History of Christmas
Christmas is a celebration both very old and also important all over the world. In Christianity, it is a celebration to commemorate the birth of Jesus, but especially in recent decades, the celebration has changed its form and, above all, has become so-called commercialized.
The Finnish word “joulu” is not a Christian expression due to its origin, but it is a loan word from the Iron Age and a remnant of the ancient Scandinavian languages from the 500s to the 650s. The same fact applies also to word jul, which is used in Norwegian, Swedish and Danish languages, and jõulud, which is used in Estonian.
The ancient Nordic version jól, is still in use in the Icelandic language. According to some linguists, this means either translation or rebirth. Originally, the word Christmas meant a pagan celebration of midwinter, and the word celebration, which originated in the Germanic languages earlier, has the same tradition. Today, however, Christmas refers to a Christian celebration.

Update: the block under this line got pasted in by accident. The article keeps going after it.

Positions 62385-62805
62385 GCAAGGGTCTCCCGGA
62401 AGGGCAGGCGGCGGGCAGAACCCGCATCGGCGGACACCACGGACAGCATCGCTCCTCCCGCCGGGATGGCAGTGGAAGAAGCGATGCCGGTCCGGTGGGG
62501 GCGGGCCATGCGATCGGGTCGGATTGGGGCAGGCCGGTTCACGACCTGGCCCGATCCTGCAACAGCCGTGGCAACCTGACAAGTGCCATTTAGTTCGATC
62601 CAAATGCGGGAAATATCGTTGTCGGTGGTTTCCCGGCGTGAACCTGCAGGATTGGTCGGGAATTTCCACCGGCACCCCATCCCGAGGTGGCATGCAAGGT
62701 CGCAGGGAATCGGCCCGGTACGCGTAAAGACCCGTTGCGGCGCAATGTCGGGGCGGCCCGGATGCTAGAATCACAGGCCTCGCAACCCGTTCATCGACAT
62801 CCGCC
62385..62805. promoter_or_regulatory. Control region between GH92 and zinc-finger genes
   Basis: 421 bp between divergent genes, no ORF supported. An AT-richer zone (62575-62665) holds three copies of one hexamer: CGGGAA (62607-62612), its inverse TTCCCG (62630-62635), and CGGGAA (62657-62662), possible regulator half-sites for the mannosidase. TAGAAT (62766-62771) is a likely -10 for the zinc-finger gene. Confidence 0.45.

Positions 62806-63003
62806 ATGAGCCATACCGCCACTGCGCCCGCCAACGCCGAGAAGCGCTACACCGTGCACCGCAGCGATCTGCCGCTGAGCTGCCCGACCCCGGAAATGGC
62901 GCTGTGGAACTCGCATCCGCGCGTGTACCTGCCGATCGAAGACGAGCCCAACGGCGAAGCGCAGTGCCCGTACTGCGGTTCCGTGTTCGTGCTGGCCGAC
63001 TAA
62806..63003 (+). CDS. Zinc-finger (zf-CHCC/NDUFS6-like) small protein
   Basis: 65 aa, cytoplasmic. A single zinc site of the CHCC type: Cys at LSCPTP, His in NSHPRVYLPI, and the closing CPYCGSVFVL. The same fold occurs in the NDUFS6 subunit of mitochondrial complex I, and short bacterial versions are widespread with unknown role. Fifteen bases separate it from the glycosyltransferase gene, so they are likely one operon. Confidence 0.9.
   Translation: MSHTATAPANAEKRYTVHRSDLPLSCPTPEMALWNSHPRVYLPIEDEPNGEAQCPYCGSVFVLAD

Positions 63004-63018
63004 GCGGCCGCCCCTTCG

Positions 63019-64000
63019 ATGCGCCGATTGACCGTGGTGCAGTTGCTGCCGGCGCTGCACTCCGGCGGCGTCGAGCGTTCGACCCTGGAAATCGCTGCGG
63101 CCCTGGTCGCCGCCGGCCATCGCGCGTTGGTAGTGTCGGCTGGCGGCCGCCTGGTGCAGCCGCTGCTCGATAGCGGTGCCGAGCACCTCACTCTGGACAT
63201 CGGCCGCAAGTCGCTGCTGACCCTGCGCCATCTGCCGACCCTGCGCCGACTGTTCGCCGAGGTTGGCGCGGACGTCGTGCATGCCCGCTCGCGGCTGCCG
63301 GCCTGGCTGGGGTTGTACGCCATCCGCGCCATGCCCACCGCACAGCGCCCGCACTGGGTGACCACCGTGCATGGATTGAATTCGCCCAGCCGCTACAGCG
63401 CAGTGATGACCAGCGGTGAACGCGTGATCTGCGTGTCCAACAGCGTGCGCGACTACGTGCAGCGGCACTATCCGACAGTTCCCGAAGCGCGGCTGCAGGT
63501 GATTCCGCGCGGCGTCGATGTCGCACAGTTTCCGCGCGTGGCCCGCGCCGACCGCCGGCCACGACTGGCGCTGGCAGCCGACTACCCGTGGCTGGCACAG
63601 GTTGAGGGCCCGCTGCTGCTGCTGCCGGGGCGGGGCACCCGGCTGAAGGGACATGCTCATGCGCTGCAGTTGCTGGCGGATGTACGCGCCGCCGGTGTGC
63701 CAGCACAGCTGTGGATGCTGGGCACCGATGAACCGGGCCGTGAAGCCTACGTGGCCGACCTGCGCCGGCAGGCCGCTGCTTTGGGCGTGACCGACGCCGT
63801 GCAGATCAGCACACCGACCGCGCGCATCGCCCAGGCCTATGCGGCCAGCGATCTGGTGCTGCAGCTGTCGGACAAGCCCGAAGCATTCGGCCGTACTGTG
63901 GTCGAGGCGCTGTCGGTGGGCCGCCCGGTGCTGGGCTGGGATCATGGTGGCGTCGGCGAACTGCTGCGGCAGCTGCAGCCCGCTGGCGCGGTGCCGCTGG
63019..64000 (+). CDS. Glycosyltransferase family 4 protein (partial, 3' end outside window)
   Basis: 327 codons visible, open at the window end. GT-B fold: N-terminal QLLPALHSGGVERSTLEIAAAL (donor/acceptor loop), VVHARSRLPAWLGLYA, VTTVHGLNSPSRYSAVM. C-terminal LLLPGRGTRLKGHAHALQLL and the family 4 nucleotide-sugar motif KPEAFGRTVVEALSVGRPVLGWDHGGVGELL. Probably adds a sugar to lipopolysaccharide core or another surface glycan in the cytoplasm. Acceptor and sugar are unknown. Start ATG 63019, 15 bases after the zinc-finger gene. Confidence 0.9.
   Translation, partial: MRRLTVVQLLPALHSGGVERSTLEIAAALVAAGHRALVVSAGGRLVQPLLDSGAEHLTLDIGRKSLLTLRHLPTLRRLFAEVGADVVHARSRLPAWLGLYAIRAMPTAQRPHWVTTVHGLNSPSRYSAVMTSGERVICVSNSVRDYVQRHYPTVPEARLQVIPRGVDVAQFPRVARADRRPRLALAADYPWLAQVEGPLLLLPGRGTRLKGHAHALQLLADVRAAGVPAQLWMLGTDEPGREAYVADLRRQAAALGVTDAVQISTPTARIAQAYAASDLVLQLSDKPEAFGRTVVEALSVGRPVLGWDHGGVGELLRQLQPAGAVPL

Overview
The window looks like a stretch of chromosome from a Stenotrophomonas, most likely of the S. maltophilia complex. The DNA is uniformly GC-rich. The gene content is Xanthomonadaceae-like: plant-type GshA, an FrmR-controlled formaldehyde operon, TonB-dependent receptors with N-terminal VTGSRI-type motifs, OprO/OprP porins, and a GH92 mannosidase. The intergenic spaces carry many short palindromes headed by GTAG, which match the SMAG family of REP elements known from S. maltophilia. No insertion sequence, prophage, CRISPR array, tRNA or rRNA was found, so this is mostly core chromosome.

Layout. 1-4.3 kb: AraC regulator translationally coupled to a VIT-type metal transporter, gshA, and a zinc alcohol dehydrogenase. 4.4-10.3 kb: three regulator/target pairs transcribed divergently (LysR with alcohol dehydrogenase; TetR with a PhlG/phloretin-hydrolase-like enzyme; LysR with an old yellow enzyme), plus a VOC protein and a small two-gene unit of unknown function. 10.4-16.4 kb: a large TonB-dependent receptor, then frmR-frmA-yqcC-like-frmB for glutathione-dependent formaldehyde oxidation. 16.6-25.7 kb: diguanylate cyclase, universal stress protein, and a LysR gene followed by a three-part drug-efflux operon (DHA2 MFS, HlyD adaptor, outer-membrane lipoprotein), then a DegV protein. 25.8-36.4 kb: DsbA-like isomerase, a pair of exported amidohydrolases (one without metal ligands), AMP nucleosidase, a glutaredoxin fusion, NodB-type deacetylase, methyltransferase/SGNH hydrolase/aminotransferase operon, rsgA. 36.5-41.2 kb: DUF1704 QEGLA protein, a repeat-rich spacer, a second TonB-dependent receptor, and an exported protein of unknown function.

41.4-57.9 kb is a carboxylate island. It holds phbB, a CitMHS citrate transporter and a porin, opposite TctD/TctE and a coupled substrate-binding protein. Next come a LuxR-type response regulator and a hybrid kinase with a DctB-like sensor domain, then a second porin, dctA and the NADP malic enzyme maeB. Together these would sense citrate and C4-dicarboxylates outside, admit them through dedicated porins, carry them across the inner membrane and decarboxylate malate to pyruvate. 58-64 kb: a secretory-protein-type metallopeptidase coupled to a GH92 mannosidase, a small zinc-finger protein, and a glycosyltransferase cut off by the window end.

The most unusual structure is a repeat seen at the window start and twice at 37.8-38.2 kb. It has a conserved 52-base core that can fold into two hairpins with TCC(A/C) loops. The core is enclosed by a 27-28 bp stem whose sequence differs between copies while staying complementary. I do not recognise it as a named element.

Christmas in Finnish folklore
Unlike many other countries, the most important day of Christmas in Finland is on the eve of December 24, while elsewhere Christmas is mainly celebrated on Christmas Day, December 25. In Finland, the celebration ends with the Epiphany in January.
The Saint Knutt’s Day in January has also played an important role in Finnish folklore, to which Christmas has been considered to end according to old regulations. This is also indicated by the old adage, which says: “Good Thomas brought Christmas with him, an evil Nuutti took it away.”
Under the old laws, the Christmas peace lasted for 20 days, beginning on December 21, the name day of Thomas, and ending on January 13, the day of Knutt.
Christmas traditions in Finland
Many of the Finnish Christmas traditions have remained the same for decades, and many Finns want to preserve their own beloved traditions from generation to generation.